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Our music critics continue their look at the best of 2012

Just as we always do at this time of year, we've asked some of our resident music critics what their favorite albums of 2012 were. Three writers weighed in last week, and this week we present three more opinions on the matter.

Curtis McCrary

In order of awesomeness:

Alabama Shakes, Boys & Girls (Rough Trade/ATO)

Festival circuit breakouts Alabama Shakes walked the walk on their debut, an album that blows a giant hole in the notion that rock is dead, or will ever die, for that matter.

Macklemore & Ryan Lewis, The Heist (Macklemore LLC)

Hip-hop heads, especially those in the Northwest, were on to Macklemore and Ryan Lewis long before the release of their debut full-length The Heist took everyone else by surprise this year when it plopped right down atop the iTunes chart and landed at No. 2 on Billboard. "Thrift Shop" was 2012's most fun song and "Same Love," a remarkably powerful attestation in support of gay rights, still gives me chills. The fact that it's a self-released album tells you all you need to know about how much the landscape has changed—the only gatekeeper now between any act and an audience is quality.

Tame Impala, Lonerism (Modular Recordings)

Tame Impala must have a time machine, because there's no way they didn't record this in 1971 and bring it to the exact moment in the future when its bell-bottomed, heavy psychedelia would be again welcomed with open arms. I realize that this premise makes no sense, but then neither did the movie Looper, conclusively demonstrating that time travel is confusing.

Grizzly Bear, Shields (Warp)

Despite lacking anything nearly as hook-y as Veckatimest's "Two Weeks," Grizzly Bear's third record is decidedly their most assured, and best.

Cloud Nothings, Attack on Memory (Carpark)

Recording with a band rather than as a one-man-operation was a wise and necessary move by Dylan Baldi, and asking Steve Albini to engineer Attack on Memory seems entirely necessary, based on the buzz-bomb nature of the result, even if Albini occupied himself mostly with Facebook Scrabble during the sessions.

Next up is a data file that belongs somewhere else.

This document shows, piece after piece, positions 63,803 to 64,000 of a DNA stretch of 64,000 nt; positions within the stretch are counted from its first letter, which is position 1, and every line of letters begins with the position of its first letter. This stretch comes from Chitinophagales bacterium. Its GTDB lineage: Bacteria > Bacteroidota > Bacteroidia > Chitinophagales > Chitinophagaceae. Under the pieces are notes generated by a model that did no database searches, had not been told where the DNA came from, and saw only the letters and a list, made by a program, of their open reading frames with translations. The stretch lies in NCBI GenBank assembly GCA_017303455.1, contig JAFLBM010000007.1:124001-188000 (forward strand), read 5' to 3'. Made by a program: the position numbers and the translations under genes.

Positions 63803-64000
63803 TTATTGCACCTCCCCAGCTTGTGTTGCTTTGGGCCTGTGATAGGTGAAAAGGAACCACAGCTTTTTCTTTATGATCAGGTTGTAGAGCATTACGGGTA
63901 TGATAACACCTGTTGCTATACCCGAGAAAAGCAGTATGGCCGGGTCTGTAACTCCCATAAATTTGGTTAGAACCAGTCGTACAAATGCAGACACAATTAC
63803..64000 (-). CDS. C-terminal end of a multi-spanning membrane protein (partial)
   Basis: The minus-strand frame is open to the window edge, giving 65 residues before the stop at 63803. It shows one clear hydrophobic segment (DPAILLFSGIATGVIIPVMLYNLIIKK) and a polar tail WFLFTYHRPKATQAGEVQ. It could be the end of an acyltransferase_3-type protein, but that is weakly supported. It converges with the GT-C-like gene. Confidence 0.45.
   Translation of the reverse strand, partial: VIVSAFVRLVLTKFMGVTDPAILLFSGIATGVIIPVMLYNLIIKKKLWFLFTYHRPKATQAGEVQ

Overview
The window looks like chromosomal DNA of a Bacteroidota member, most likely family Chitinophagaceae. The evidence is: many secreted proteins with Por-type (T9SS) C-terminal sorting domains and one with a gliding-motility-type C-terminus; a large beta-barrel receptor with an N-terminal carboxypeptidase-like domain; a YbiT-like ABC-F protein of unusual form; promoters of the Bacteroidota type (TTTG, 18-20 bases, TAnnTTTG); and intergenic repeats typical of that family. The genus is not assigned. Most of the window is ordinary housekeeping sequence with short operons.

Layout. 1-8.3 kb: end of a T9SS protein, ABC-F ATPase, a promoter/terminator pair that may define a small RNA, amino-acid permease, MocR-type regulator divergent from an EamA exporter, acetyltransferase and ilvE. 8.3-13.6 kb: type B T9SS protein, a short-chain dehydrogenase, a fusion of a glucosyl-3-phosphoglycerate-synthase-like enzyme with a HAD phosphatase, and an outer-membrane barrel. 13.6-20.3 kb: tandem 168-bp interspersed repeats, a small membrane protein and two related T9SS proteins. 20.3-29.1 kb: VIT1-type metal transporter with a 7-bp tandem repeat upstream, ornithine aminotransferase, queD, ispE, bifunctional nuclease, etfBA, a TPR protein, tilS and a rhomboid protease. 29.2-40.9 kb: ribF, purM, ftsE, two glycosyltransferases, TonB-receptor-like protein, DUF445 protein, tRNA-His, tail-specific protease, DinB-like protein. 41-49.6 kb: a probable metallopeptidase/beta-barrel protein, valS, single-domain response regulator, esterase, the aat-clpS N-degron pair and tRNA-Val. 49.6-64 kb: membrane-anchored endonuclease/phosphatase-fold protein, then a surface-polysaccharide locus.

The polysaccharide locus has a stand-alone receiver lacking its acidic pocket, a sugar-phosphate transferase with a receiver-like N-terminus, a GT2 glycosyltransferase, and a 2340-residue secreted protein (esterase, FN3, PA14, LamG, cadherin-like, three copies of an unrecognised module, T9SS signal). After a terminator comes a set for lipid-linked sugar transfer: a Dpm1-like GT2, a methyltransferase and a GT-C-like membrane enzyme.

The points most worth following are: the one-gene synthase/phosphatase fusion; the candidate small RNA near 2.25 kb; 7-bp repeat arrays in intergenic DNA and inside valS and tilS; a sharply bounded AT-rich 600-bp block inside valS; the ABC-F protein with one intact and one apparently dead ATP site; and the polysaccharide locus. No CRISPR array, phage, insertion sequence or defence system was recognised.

Ty Segall Band, Slaughterhouse (In The Red)

This young rock maniac is bringing new meaning to the term prolific, with three full-length albums this year bearing his moniker. So it's tossed off, then? Hardly. Slaughterhouse is the standout but Hair (Ty Segall and White Fence) and Twins (solo) are also worthy efforts.

Divine Fits, A Thing Called Divine Fits (Merge)

This album brought together the pleasingly orthogonal songwriting talents of Spoon frontman Britt Daniel and Wolf Parade/Handsome Family singer Dan Boeckner, with Sam Brown of the New Bomb Turks on the ones and twos. And, lo, a "supergroup" was born. However it's the lowest-profile member of this entourage, keyboardist Alex Fischel, who makes the biggest impact.

Calexico, Algiers (ANTI-)

Posted without elaboration.

Kendrick Lamar, good kid, m.A.A.d. city (Aftermath/Interscope)

The most talented young rapper to come along in a generation shows what the mixtape-generated excitement was all about on his major label debut. That it's one of the five best albums released this year seems to be a more or less consensus opinion across all seven Internets. You like rap, yes? You like this, then.

White Rabbits, Milk Famous (TBD)

As tempted as I am to continue comparing White Rabbits to Spoon, I'll not do that here, except, goddamn it I just did it. Anyway, Milk Famous goes off in several pleasingly newish synthy directions, kinda like how Spoon does that on some of their songs. Fuck!